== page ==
Left Cambodia early to make the border near Chau Doc. The security is fairly tight – each side double checking that you’ve left and entered either country. To get into Vietnam, you have to bribe the officials with a dollar to get an entry stamp otherwise they’ll chuck your passport at you without allowing you to go into the country. Even though I thought I needed a visa (and got one), I didn’t actually need one as a UK citizen for the amount of time I was in the country for – foreign money is what is wanted instead. A long bus journey to Can Tho lay ahead, and already I was noticing the differences to Cambodia – apart from the rain. There are a lot more rice fields – Vietnam is one of the major exports. The colour of the fields is similar to the ones in Cambodia where the green looks like it has come out of the Microsoft Paint colour palette – it’s such a light green. The roads are a bit nicer – less bumpy. Everyone seems to ride a motorbike or scooter here – it’s almost one per person of the total population (93 million). They are everywhere – especially busy during rush hour. IMG_7581IMG_8183There are a lot of banana and coconut trees surrounding the roads as you drive through the country. Also, everyone seems to be wearing the typical straw hat – I’m making it my mission to bring one home with me. Throughout my travels, I have collected something from every place that I’ve been to as a good reminder of all the different countries, although the hat will be a pain to carry around. IMG_8132I stayed in a home stay in Can Tho for the night. This involved staying in a family run little place off the beaten track. It was a great experience to see how the locals live. The food was lovely! Lots of very freshly cooked things including tofu in a tomato sauce, and some great spring rolls, as well as a typical Vietnamese pancake with an egg and spring onion batter. Basic bed and mozzie nets were in order, along with the odd friendly gecko, cockerel and coackroach. I slept quite well and avoided being completely eaten alive. IMG_7583IMG_7587In the early morning, it was off to a floating market on the edges of the Mekong river to see the local selling their goods to others. It happens every morning and people go and buy breakfast (usually some sort of noodle soup) or groceries. There were a lot of pineapples which were very juicy to eat. Local coffee is also meant to be a speciality – made with condensed milk and ice. I didn’t try this though – wasn’t going to test fate with having some ice frozen from dodgy water. The Mekong river runs from the South China Sea through the south of Vietnam, up through Cambodia and into Laos, so it is fairly long. IMG_7612Next, it was a 4 hour bus journey heading north towards Ho Chi Minh. Passed by a whole cow on a spit on the way while driving to the Chu Chi Tunnels. These were an amazing set of tunnels built underneath the ground during the Vietnam War. The country had been split after the French left the country after a long occupation – about 100 years up until the end of WWII. The north of Vietnam was led by the Ho Chi Minh and his communist government, with the backing of the Chinese government and the South was controlled by the Vietnemese resistence with help of the Americans. I met an old man who fought alongside the Americans during the war as part of South Vietnam as a communicator and he had lost a few fingers on one hand due to shrapnel whilst using a communication device. The tunnels were all dug by hand by the independent southern army, and were twice as narrow as they are now – the 100 metres that I went through was still pretty narrow. They were used to escape the booby traps laid down by the northern army. He explained how all the booby traps worked and there were a couple of originals in tact. I didn’t know much about the Vietnam War, or how long, costly and painful it was to the nation. This became clear when I visited the War Museum in the city. I had a go at shooting an actual AK47 at targets (I don’t think I’d be a very good solider as I missed all the targets) and it really hurt my collar bone when the shot was fired.IMG_7625IMG_7628IMG_7630IMG_7649IMG_7638The rain hammered down in the afternoon again, much to my dismay. This also helped a bus ride take an hour longer than it should have done. Arrived into Ho Chi Minh having endured rush hour in the rain with the millions of scooters after almost a busy 12 hour day. Even the Uber drivers are on the motorbikes – I was glad I didn’t pick up an Uber here! Apparently there was a religion called the Coconut religion – this was founded in 1945 and monks live off milk and flesh. This doesn’t exist anymore, as most of the followers did not live a healthy lifestyle this way. Catholic is 10% of population – this was evident in the French architecture of the Notre Dame Cathedral in Ho Chi Minh. Buddism is 2/3 population. A walk around the city was great – a good leg stretch after sitting around on buses for so long. Found a great (and non dodgy) street food market for lunch called BenThanh where I had a nice kofka wrap and got a free beer! IMG_7700IMG_7703Also did a cycle tour where I visited the war museum, had a look at the cathedral (although it was being renovated so you couldn’t go in) and the post office. The French architecture mixed with typical Vietnamese buildings was a real clash of worlds.IMG_7857IMG_7861IMG_7665A 10 hour overnight train to Nha Trang was next – the train was a lot nicer than the ones in China. There was a western toilet too! It had decided to rain torrentially too just at the point of travelling to the station which was a bit nasty so that put a slight downer on things. It is the rainy season, after all! It can go from being quite nice and sunny to torrential rain a bit quickly. Got into Nha Trang station early in the morning and went to have some breakfast at a nice cafe – had a coffee for the first time in ages. Then took a boat to Hon Mun island to see a fishing village. This is a nice area of coastline on the east of Vietnam. Luckily the sun was shining nicely – too much in fact as I got a little burnt while snorkelling.IMG_7894IMG_7896IMG_7927There were lots of fish and coral, as well as a lot of sea urchins. Some of the sea was very clear. I’m feeling fairly fatigued by this point but not sleeping as much as I should be doing. I was definitely looking forward to some sort of a lie in but wasn’t sure that I would ge one for at least a couple of weeks. Another walk around the town was nice and it was odd seeing a Christian church (Nha Trang Cathedral) in the middle of the town.IMG_7915It was built in the early 20th century by the French in a gothic style. The beach looked good but it was so hot at 9am, I didn’t fancy my chances of sitting by the sea in the heat of the day.IMG_7903Picked up some more sun block and Aloe Vera gel for sunburn/bite relief. I actually got myself a one hour (for only 150 Vietnamese dong) blind sunburn massage at Mokba which was done with fresh Aloe Vera. It was such an experience – a bit unnerving in parts but my back definitely felt better after it, even if I did smell of stale milk for a while. Some random parts of my body were rubbed where I wasn’t sunburnt, even though I had only specified that I needed my back and shoulders doing. It definitely helped to ease the sunburn….for a bit anyway. Enough to lift and carry my big bag onto the night train that evening at least. Another 10 hours of a sleeper train was met with an hour or so delay either side. The next stop was Hoi An and the weather was sunny upon arrival, if not a little too much on the warm side. We Brits are never happy! I now realise that we actually do talk a lot about the weather – I guess because it’s so varied in the UK and we’re not used to dealing with extreme conditions. Hoi An is a very pretty place with no cars in the historical centre which was nice. Had a decent breakfast nearby and then explored the town a bit. I went to the old house of Tan Ky which is 200 years old and has housed seven generations of the same family – the latest generation still occupy the second floor. It has Chinese, Japanese and Vietnamese influences. There were markers on one of the walls to signify the flood levels over the last 50 years. There is also a little wooden bridge built in the Japanese style which was quite pretty. I really liked this town. I felt I was almost in a part of Spain.IMG_7934IMG_7966IMG_7968IMG_7973A short ride on a boat up the river a bit when the sun was setting was nice – all the lanterns that hang around the streets all light up. Candles in paper boxes get placed on the river by people for wishes.IMG_8010IMG_8011IMG_8016IMG_8044I learnt about how rice noodles were made from a small school which endeavours to improve the lives of young Vietnamese from difficult backgrounds who want to forge a career in the hospitality industry. There are many different types of noodle and it was good to see how each are made.IMG_8067IMG_8070IMG_7578Another wander around the town with the odd temple visit and a bit of time for shopping. I gave in, and bought a hat. I also felt a bit spoilt as I also had a room to myself for a couple of nights – what a luxury!IMG_8079The variations in water levels due to flooding. The next day was a 4 hr bus ride to Hue – the old capital. I’m making my way up the east coast to Hanoi. A ride on a scooter as part of a trip was fun – I got to see a lot of places including some old American and French bunkers as well as an old burial tomb for one of the kings, although his remains are thought to be somewhere else, as the French did not see them when they raided the tomb.IMG_8139IMG_8296IMG_8183IMG_8225IMG_8227Also saw an old colosseum where tigers and elephants used to fight – the tigers would be maimed to ensure the elephant’s victory, as the elephant is a symbol of royalty and power.IMG_8250IMG_8270Popped to a local village to see how incense sticks were made. The view of the river was amazing and going off road in the rice fields gave an amazing sense of freedom. The torrential typhoon appeared the following day. But that wasn’t going to stop an explorer from exploring! Off to the citadel with a friend in the rain which didn’t cease. The raincoat failed me after a while and I couldn’t feel my feet, but it was good to get out and about. It was so nice to get into dry clothes and have a hearty stew lunch.IMG_83042017-07-IMG_8312IMG_8314IMG_8331The typhoon could have provided an issue with getting a train to Halong later that day, but climbed aboard without any issues. Apart from breaking a bottle of red wine on the platform specifically purchased for the night train 😔. The rainy season is incredibly random. Sometimes it can rain for a few moments and be ok again, but then it can rain all day and be very sunny the day after.After a 12 hour night train to Hanoi, where I actually slept quite well after watching something on Netflix, it was another 4 hr transfer to Halong Bay. I was fairly exhausted overall by this point. I could feel it. I think I recognised I was in definite need of some actual downtime where I wasn’t constantly on the move. Explored the seas of Halong Bay on a nice boat with some good food and amazing scenery. It is recognised by UNESCO for the geological landscape, as well as the pearls that are farmed here.IMG_8341IMG_8352IMG_8380Went into Dong Thien Cung cave with lovely stalagtites and stalagmites.IMG_8361Then out in the evening for some local food – of course, there was too much of it and lots of people wanting to take their photo with you. Back to Hanoi again on a bus via a pearl farm where pearls are made from oysters that already contain good quality pearls. I still find myself looking out of the window a lot on the long journeys at the wonderful landscape which varies so much when moving from the south to the north. Had a couple of days in Hanoi and there was a lot to see. It is a bustling city where there are lots and lots of scooters and motorbikes that almost always try to run you over. Staying in the Old Quarter made it seem busier and more vibrant as the streets are narrow. I walked around Hogan Kiev Lake and visited the small temple on it. It’s a very tranquil place. On the way there, I had one of my sandels taken off my foot by a street vendor and mended with superglue and resoled a bit without me even asking. Of course, he expected payment, but looked a little annoyed when I didn’t have the amount he was expecting and of course, I was trying to ask him not to do anything, but he wouldn’t listen. Well, at least my shoes are better to walk in!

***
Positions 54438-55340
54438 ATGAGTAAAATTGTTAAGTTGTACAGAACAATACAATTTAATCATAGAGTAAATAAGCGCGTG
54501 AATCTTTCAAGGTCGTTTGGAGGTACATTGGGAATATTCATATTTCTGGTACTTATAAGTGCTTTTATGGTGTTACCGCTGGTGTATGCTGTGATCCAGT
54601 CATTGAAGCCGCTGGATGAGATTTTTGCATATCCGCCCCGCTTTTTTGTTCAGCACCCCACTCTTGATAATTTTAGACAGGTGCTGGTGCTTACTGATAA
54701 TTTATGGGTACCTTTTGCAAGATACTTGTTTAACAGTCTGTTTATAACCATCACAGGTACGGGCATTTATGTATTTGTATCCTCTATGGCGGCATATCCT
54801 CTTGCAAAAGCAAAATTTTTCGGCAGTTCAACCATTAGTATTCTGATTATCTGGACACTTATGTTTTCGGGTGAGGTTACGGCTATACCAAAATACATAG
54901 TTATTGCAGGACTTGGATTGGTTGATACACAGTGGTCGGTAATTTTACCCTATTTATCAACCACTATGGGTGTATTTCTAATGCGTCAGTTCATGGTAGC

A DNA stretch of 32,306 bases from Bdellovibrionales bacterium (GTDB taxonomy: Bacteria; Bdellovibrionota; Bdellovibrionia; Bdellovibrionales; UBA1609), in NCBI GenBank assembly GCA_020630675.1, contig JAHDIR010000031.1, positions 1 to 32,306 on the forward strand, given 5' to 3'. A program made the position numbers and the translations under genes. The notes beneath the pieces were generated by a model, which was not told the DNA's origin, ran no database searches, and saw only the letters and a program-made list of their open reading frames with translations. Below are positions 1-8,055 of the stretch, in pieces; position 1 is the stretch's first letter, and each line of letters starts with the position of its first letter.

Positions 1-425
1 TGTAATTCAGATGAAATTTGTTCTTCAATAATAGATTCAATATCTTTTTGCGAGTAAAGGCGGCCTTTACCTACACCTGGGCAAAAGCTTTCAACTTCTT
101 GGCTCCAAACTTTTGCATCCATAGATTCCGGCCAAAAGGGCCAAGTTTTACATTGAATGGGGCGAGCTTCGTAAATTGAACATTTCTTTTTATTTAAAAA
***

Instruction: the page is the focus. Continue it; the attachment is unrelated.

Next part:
The next day was a long walking day for me, which I was glad about. I felt that I had spent quite a lot of time sitting down on a coach or a train. I walked to Ho Huu Tiep lake which is north west of the city. There is a wreckage of a B52 plane which was shot down in 1972 just before the end of the war.IMG_8457I then walked to the Temple of Literature which was built in 1070 and is where the first university (Imperial Academy) was built. There are 82 stelae (or stone tablets) in one courtyard (there used to be more) which mark the achievement of scholars and to encourage students to work. These are each attached to a stone turtle, which signifies longevity – a popular concept in Asia.IMG_8471The ‘Hanoi Hilton’ was next – you might think that this was a hotel, but it is the nickname for the Hoa Lo Prison. Built by the French in the late 19th century, this was designed to house Vietnamese resistors (mainly political prisoners). It was expanded to hold more prisoners in 1913, and they were subjected to cruel torture, as well as life in extremely subhuman conditions – hardly any food, lots of disease etc. I was told once that the Vietnamese hate the French, and it was only here that I understood why. The prison was later used to house American POWs during the Vietnam War after the French had left the country. They were the ones that gave it its infamous sarcastic nickname. John McCain, the Presidential candidate, was a US Navy pilot who was kept here.IMG_8493Then off walking again to the national history museum which housed a good collection of items and some interesting artefacts about the Vietnam War which I hadn’t seen.